What's So Amazing About Trace Elements? Here's Everything You Need to Know
Posted by Eileen Durfee on 12th Aug 2021
There are toxins in our water supply, food supply, the air we breathe, and the clothes we wear, making it difficult to realize that the body is not supposed to feel bad every day.
But, someone taking their health into their own hands has most likely gone down the rabbit hole of diet culture, nutrition culture, and holistic wellness culture. The health-initiated have learned about what foods to avoid and are hunting for the perfect combination of food and supplements for optimizing health.
The body is meant to feel light and airy, and the mind sharp with focus. Sadly, PUFAs (polyunsaturated fats), sugar, and simple carbs prevent the body from operating optimally. Discernment on what is best to put into your body can be difficult, but one thing is for sure: trace elements and minerals are necessary for keeping the body running as smoothly as possible.
Processed food contains little to zero beneficial trace elements. And while eating a whole food diet helps replenish some of these lost minerals, modern soil is deficient in micro-minerals, so whole foods have fewer essential nutrients in them as well. Here is why supplementing trace elements is necessary in today's world.
What are Trace Elements?
Supplementing trace elements is essential for maintaining a healthy body, instilling hair growth, delivering oxygen to cells, reducing inflammation, optimizing health, and hundreds of more functions.
What exactly are trace elements? Trace elements are simply minerals present in a small amount. There are trace elements essential to the integrity of the human body and some that are not.
Here is a list of some common trace minerals vital to the body's health:
Health Benefits of Trace Elements
Magnesium is probably the most essential trace mineral our bodies need. It's responsible for hundreds of biochemical reactions, and modern research proves there are more processes magnesium aids in every day.
Magnesium is vital for protein synthesis, blood sugar regulation, blood pressure regulation, muscle function, nerve function, energy production, bone development, and DNA and RNA synthesis.
Magnesium also helps transport other trace minerals, such as calcium and potassium, across cell membranes. It's an essential building block that helps the absorption and utilization of other trace minerals.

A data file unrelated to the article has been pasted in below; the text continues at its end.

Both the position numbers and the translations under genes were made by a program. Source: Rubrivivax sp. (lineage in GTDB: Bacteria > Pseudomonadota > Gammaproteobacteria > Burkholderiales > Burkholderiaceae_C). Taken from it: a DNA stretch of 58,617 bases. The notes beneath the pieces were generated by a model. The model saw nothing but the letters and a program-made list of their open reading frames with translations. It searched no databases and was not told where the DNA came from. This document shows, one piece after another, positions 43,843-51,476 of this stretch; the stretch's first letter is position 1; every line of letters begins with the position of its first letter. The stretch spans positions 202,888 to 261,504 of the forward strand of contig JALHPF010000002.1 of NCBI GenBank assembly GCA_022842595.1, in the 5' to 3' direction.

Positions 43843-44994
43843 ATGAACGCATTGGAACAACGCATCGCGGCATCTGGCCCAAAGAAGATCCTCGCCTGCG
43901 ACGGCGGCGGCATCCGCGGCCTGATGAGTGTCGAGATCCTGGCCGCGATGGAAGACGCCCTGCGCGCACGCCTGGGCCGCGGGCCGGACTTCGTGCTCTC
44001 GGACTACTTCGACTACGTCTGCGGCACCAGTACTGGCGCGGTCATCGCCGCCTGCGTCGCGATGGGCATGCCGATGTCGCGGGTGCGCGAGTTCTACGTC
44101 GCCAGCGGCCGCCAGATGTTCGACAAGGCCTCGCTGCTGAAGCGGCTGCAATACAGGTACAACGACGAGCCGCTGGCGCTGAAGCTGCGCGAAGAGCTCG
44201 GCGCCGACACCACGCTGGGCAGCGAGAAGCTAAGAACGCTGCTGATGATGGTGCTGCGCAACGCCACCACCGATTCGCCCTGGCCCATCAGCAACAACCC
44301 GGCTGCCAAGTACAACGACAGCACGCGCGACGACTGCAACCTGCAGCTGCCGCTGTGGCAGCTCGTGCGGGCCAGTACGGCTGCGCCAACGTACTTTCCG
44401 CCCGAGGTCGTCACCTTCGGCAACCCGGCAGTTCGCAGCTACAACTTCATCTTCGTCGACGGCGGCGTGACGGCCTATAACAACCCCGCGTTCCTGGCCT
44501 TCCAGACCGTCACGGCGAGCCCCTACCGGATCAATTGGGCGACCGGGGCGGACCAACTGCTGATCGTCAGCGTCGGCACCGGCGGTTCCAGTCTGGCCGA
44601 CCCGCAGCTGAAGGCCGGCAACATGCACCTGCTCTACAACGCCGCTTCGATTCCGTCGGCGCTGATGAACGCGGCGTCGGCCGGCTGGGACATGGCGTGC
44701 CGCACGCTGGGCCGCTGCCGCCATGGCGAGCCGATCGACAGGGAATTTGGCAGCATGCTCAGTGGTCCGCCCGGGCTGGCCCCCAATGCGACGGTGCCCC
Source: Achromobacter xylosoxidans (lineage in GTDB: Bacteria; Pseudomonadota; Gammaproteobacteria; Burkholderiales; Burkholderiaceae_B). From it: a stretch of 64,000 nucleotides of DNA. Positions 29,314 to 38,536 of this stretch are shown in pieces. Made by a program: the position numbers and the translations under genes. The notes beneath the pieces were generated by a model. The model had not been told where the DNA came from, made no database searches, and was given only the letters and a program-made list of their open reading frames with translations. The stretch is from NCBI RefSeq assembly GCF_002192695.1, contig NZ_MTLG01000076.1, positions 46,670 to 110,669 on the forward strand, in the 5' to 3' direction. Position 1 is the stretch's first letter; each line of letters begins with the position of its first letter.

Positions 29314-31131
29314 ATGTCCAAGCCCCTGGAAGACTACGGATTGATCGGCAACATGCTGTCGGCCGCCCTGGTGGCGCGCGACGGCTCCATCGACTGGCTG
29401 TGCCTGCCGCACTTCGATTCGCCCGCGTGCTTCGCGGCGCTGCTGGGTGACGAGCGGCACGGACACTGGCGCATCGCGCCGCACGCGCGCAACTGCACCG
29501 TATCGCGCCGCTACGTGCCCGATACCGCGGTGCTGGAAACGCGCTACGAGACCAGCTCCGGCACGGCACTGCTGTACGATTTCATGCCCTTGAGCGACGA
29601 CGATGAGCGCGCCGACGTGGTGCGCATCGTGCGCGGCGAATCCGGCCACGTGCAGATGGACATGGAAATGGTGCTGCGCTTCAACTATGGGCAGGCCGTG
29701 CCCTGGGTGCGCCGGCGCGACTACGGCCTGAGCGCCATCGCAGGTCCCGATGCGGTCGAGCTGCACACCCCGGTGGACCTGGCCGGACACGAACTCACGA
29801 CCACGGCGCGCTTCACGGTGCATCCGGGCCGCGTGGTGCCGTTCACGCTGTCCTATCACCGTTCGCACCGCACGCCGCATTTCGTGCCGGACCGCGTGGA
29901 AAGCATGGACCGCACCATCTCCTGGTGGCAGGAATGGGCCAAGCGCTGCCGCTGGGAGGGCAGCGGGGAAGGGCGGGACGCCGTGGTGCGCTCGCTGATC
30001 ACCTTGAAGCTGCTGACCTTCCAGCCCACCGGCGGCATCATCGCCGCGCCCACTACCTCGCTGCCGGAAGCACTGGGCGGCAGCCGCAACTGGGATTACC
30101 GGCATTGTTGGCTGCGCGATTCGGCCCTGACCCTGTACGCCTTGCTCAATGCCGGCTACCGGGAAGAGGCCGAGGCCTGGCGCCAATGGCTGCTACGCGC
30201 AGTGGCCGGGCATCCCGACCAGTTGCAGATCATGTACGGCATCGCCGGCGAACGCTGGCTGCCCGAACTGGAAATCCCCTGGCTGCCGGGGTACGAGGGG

The health benefits of potassium are pretty extensive.
Potassium is a mineral that functions as an electrolyte once ingested. It helps the nerves and muscles to function properly. It regulates heartbeat and moves nutrients into cells while eliminating waste from cells.
Zinc and Copper
Zinc and copper's roles relate to each other. On its own, zinc is beneficial to the immune system, fighting bacteria and viruses. Zinc also helps to make DNA and protein. It calms the nervous system by helping make GABA and serotonin, which are calming neurotransmitters. It's an antioxidant that helps heal the gut, which in turn eliminates inflammation and brain fog.
Zinc is responsible for hair growth and repair. Usually, those suffering from hair loss are deficient in zinc. Alternatively, they might have an excess of copper.
Copper on its own is responsible for the production of energy, tissue, and blood vessels. In addition, it works with the nervous and immune systems and is helpful in brain development.
Copper is an essential nutrient, but not in excess.
When the adrenal glands become fatigued due to things like caffeine intake or stress, zinc becomes depleted. Zinc is necessary for assisting copper metabolization, so there is usually unbound copper in the body when there is zinc missing. Unbound copper, or excess copper, can cause neurotransmitter imbalances, hormone imbalances, and anxiety.
It's crucial to maintain zinc and copper levels so that they each work under optimal conditions.
Iron is used to make proteins that carry oxygen from the lungs to other body parts and carry oxygen to the muscles. Iron is needed to make some hormones as well.
Iron helps detoxify the body, protects from free radicals, and increases energy production.
If iron metabolization is dysregulated in the body, the results can lead to inflammatory conditions.
Phosphorus comprises our bones, teeth, DNA, and RNA. It's also used for cell membrane structure and in ATP, the body's energy source. It activates enzymes, prevents dehydration, and regulates gene transcription.
Manganese is vital for metabolizing sugar, carbs, amino acids, and cholesterol. It's heavily involved in the functioning of the reproductive system. It gathers in the hypothalamus, the area of the brain associated with hormone regulation.
Selenium is an antioxidant, protecting the body from free radical damage. It helps protect the body from infection. Selenium also helps the thyroid glands to function and supports the reproductive system.
Add Trace Minerals to Your Daily Routine
Just as Alice's adventures don't stop anytime soon after falling down the rabbit hole, the quest for optimal health is an ongoing journey. Thousands of research articles discuss the roles each trace element plays in the body, their interactions with each other, and which forms are the most bioavailable to supplement.
Trace minerals are responsible for essential bodily functions that help each system do what it's designed to do. Without them in the diet, the body does not work as well as it could.
Try out magnesium first to feel the difference in every area of your life. See your sleep, mood, and energy all improve. After you add trace minerals into your routine, there is no going back.